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For King And Empire - 01Baptism Of Fire

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For King And Empire

Episode One

Baptism Of Fire

When World War I broke out in 1914, all Dominions of the British Empire, including Canada, were called upon by Great Britain to fight on her behalf. Canada's sacrifices and contributions to the war changed its history and enabled it to become more independent, while opening a deep rift between the French and English speaking populations. For the first time in its history, Canadian forces fought as a distinct unit under a Canadian-born commander. Battles such as Vimy Ridge, Second Battle of Passchendaele and the Battle of the Somme are still remembered today by anglophones as part of Canada's founding myth, to both its identity and culture. Canada's total casualties stood at 67,000 killed and 173,000 wounded. When Britain declared war on Germany on August 4, 1914, Canada and the other members of the British Empire were automatically involved; they had not been consulted beforehand. On August 5, 1914, the Governor General declared a war between Canada and Germany. Canadians of British descent—the majority—gave widespread support arguing that Canadians had a duty to fight on behalf of their Motherland. Indeed, Sir Wilfrid Laurier spoke for the majority of Canadians when he proclaimed: "It is our duty to let Great Britain know and to let the friends and foes of Great Britain know that there is in Canada but one mind and one heart and that all Canadians are behind the Mother Country."  Prime Minister Robert Borden offered assistance to Great Britain, which was quickly accepted.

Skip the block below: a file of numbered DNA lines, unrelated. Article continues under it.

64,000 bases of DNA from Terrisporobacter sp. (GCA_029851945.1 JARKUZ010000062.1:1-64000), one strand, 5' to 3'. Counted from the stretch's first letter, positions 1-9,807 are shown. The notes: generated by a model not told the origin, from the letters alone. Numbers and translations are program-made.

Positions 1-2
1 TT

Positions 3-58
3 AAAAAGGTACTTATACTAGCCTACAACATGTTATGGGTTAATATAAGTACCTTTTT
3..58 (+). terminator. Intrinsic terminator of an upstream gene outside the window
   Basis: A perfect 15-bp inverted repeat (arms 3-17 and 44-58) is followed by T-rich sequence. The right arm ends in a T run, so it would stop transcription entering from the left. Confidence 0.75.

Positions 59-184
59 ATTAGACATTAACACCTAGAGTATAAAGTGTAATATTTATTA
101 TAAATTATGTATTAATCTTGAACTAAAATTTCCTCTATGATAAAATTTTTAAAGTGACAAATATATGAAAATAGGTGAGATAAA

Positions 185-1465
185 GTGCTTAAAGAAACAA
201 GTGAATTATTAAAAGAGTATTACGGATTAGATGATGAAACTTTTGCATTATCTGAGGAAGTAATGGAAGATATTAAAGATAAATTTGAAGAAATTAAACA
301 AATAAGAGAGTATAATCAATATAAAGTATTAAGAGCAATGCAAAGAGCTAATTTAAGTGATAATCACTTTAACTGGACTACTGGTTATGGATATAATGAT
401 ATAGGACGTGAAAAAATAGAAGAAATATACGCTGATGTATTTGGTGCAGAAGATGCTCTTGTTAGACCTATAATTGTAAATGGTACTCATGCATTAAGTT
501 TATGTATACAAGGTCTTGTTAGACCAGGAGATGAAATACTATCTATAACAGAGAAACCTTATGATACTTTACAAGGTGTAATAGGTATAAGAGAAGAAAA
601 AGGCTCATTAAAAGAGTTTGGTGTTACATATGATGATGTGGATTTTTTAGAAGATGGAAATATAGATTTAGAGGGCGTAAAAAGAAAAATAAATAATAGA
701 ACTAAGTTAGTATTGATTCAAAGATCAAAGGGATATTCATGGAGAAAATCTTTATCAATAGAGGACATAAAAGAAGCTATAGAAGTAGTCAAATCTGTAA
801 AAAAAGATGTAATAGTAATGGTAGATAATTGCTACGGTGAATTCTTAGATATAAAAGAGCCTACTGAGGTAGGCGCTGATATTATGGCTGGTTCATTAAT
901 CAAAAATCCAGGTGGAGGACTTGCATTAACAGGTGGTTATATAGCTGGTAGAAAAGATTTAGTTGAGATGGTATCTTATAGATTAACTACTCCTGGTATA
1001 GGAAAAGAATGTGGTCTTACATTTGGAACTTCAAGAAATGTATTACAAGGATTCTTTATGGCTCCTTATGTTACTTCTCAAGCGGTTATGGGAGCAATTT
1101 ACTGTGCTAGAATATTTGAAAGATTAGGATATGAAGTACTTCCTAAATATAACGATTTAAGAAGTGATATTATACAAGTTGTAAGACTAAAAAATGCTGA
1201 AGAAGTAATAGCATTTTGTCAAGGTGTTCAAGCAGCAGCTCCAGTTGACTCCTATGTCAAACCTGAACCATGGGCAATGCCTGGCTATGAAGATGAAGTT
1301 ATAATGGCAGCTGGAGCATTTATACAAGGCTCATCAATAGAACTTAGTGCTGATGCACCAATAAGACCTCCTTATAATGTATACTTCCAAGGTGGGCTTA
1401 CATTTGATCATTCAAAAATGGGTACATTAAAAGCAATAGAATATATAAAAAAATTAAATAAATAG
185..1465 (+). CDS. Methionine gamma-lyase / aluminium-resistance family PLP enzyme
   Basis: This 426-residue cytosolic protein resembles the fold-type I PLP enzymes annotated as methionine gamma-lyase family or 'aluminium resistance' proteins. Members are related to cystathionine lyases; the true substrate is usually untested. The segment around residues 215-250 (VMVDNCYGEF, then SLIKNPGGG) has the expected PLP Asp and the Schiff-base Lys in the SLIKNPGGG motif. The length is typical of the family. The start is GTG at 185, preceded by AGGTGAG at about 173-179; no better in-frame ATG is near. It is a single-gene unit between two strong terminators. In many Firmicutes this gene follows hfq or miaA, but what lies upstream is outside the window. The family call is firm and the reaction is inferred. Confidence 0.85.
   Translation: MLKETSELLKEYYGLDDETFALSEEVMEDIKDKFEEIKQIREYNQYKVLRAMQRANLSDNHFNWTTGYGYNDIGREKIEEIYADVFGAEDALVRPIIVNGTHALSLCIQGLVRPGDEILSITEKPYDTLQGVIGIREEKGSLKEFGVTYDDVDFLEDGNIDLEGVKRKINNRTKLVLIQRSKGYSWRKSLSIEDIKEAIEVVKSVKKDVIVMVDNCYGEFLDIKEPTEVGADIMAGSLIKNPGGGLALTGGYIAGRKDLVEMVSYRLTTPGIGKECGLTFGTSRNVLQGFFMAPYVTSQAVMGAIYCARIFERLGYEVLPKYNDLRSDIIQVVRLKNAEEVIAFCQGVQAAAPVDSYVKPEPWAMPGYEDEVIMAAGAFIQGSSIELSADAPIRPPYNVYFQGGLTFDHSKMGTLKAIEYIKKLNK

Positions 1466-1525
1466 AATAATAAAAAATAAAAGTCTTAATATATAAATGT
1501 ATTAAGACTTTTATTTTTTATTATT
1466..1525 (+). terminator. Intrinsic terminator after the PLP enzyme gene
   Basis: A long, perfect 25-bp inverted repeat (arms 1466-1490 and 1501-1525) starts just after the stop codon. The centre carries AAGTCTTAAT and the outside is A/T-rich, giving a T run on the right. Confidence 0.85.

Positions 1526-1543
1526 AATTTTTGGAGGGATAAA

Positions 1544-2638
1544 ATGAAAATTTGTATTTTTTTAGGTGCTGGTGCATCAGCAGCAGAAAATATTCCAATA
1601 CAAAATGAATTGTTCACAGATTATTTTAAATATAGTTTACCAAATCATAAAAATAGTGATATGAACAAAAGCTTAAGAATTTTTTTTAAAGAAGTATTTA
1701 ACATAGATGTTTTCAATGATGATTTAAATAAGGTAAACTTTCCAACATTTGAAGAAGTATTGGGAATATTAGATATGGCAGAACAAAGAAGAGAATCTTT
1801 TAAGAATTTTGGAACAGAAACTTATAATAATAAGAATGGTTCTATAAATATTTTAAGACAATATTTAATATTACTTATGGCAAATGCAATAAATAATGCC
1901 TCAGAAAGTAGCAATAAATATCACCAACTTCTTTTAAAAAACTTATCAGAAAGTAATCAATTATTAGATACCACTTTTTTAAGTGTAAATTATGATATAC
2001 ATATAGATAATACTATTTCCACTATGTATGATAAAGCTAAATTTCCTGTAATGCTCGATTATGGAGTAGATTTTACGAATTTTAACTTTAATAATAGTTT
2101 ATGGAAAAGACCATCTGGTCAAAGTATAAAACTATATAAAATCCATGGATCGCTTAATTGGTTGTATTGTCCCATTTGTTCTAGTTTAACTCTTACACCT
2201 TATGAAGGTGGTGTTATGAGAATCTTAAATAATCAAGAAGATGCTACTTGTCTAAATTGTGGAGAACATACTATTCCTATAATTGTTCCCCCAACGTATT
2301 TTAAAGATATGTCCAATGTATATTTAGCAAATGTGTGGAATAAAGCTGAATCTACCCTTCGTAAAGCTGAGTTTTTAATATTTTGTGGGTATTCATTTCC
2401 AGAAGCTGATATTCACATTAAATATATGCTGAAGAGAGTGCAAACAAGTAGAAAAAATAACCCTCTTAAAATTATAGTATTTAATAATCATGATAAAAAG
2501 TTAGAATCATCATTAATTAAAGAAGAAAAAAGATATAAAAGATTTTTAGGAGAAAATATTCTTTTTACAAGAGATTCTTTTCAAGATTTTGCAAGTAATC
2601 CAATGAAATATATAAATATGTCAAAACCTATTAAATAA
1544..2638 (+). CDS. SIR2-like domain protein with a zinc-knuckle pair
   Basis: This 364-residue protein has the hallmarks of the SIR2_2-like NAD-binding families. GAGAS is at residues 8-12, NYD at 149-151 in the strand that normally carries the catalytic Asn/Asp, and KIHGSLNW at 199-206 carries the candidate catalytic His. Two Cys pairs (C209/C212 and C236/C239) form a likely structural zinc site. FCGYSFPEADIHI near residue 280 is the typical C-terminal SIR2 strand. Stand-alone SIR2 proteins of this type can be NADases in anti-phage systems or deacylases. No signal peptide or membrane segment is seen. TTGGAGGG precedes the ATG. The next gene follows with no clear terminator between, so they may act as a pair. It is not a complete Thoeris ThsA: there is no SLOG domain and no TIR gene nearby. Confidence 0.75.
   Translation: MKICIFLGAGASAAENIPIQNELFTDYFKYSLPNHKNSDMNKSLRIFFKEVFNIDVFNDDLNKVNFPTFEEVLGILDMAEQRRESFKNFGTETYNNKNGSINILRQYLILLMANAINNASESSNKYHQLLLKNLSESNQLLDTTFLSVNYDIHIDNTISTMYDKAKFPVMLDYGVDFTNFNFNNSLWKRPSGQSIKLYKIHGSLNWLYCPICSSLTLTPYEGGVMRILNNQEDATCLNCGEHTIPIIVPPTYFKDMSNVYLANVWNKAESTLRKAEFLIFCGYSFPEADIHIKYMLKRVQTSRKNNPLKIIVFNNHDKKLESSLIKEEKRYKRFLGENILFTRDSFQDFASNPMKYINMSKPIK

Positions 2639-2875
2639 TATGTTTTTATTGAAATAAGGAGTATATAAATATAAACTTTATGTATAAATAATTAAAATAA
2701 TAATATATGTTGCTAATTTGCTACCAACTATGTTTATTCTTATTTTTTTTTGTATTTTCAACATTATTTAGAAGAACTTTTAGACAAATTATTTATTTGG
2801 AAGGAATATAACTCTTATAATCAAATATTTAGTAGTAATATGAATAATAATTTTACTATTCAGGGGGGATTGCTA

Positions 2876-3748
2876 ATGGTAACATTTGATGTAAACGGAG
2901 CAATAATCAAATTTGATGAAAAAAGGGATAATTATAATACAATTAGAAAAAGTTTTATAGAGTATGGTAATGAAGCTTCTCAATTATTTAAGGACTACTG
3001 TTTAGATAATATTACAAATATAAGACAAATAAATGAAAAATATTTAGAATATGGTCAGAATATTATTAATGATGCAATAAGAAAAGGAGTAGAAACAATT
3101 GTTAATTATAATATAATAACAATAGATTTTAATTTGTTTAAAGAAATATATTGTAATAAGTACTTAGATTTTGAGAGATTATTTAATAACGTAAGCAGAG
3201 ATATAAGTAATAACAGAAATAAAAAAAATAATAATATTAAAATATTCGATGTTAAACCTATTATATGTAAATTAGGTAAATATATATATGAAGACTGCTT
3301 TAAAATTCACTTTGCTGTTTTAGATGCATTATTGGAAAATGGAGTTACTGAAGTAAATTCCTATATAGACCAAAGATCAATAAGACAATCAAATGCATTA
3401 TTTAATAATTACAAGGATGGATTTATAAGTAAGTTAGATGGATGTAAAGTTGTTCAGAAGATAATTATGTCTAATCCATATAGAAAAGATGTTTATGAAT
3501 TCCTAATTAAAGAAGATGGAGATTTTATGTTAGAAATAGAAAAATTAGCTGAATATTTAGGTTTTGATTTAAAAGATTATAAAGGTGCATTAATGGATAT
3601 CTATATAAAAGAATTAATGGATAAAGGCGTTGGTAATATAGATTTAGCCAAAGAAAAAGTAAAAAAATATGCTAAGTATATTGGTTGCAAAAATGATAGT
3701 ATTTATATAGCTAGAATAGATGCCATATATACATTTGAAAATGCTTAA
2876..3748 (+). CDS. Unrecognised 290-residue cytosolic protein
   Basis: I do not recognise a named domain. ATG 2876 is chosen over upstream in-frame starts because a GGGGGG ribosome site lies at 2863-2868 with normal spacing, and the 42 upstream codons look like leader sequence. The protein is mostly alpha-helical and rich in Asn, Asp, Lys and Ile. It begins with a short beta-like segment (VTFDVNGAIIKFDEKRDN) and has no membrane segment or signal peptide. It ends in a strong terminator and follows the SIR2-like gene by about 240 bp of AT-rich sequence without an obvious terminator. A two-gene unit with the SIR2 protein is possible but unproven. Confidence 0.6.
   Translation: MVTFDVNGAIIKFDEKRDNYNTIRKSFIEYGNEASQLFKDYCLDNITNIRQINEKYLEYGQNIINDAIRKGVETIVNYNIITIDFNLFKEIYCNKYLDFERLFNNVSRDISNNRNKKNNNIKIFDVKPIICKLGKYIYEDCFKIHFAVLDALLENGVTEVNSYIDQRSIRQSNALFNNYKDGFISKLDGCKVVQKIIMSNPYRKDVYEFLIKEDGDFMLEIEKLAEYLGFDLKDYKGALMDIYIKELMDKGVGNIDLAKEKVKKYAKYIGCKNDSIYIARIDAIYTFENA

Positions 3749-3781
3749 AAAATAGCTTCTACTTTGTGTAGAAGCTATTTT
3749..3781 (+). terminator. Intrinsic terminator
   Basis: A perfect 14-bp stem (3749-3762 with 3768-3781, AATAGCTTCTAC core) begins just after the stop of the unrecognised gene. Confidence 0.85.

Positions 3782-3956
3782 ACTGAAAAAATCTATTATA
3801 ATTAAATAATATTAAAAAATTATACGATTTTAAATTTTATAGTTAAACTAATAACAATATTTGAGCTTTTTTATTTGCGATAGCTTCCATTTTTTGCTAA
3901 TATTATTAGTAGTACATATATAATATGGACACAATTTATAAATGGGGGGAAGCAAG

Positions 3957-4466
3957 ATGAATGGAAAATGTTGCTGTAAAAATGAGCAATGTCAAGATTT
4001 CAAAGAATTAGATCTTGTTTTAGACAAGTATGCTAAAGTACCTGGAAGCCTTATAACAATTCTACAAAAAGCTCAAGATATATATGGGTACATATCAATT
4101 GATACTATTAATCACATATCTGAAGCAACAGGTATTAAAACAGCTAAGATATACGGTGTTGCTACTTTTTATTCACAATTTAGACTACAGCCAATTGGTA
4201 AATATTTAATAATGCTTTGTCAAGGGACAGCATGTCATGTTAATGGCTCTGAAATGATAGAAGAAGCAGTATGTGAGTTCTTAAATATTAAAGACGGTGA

In Flanders Fields - Lest We Forget The poppies referred to in the poem grew in profusion in Flanders where war casualties had been buried and thus became a symbol of Remembrance Day. The poem is part of Remembrance Day solemnities in Allied countries which contributed troops to the First World War, particularly in countries of the British Empire that did so. The poem "In Flanders Fields" was written upon a scrap of paper upon the back of Colonel Lawrence Moore Cosgrave, during a lull in the bombings (as recited to his grandson). In Flanders Fields In Flanders fields the poppies blow Between the crosses, row on row, That mark our place; and in the sky The larks, still bravely singing, fly Scarce heard amid the guns below. We are the dead. Short days ago We lived, felt dawn, saw sunset glow, Loved, and were loved, and now we lie In Flanders fields. Take up our quarrel with the foe: To you from failing hands we throw The torch; be yours to hold it high. If ye break faith with us who die We shall not sleep, though poppies grow In Flanders fields. — Lt.-Col. John McCrae In Flanders Fields - Lest We Forget The poppies referred to in the poem grew in profusion in Flanders where war casualties had been buried and thus became a symbol of Remembrance Day. The poem is part of Remembrance Day solemnities in Allied countries which contributed troops to the First World War, particularly in countries of the British Empire that did so. The poem "In Flanders Fields" was written upon a scrap of paper upon the back of Colonel Lawrence Moore Cosgrave, during a lull in the bombings (as recited to his grandson). In Flanders Fields In Flanders fields the poppies blow Between the crosses, row on row, That mark our place; and in the sky The larks, still bravely singing, fly Scarce heard amid the guns below. We are the dead. Short days ago We lived, felt dawn, saw sunset glow, Loved, and were loved, and now we lie In Flanders fields. Take up our quarrel with the foe: To you from failing hands we throw The torch; be yours to hold it high. If ye break faith with us who die W...all » In Flanders Fields - Lest We Forget The poppies referred to in the poem grew in profusion in Flanders where war casualties had been buried and thus became a symbol of Remembrance Day. The poem is part of Remembrance Day solemnities in Allied countries which contributed troops to the First World War, particularly in countries of the British Empire that did so. The poem "In Flanders Fields" was written upon a scrap of paper upon the back of Colonel Lawrence Moore Cosgrave, during a lull in the bombings (as recited to his grandson). In Flanders Fields In Flanders fields the poppies blow Between the crosses, row on row, That mark our place; and in the sky The larks, still bravely singing, fly Scarce heard amid the guns below. We are the dead. Short days ago We lived, felt dawn, saw sunset glow, Loved, and were loved, and now we lie In Flanders fields. Take up our quarrel with the foe: To you from failing hands we throw The torch; be yours to hold it high. If ye break faith with us who die We shall not sleep, though poppies grow In Flanders fields. — Lt.-Col. John McCrae.

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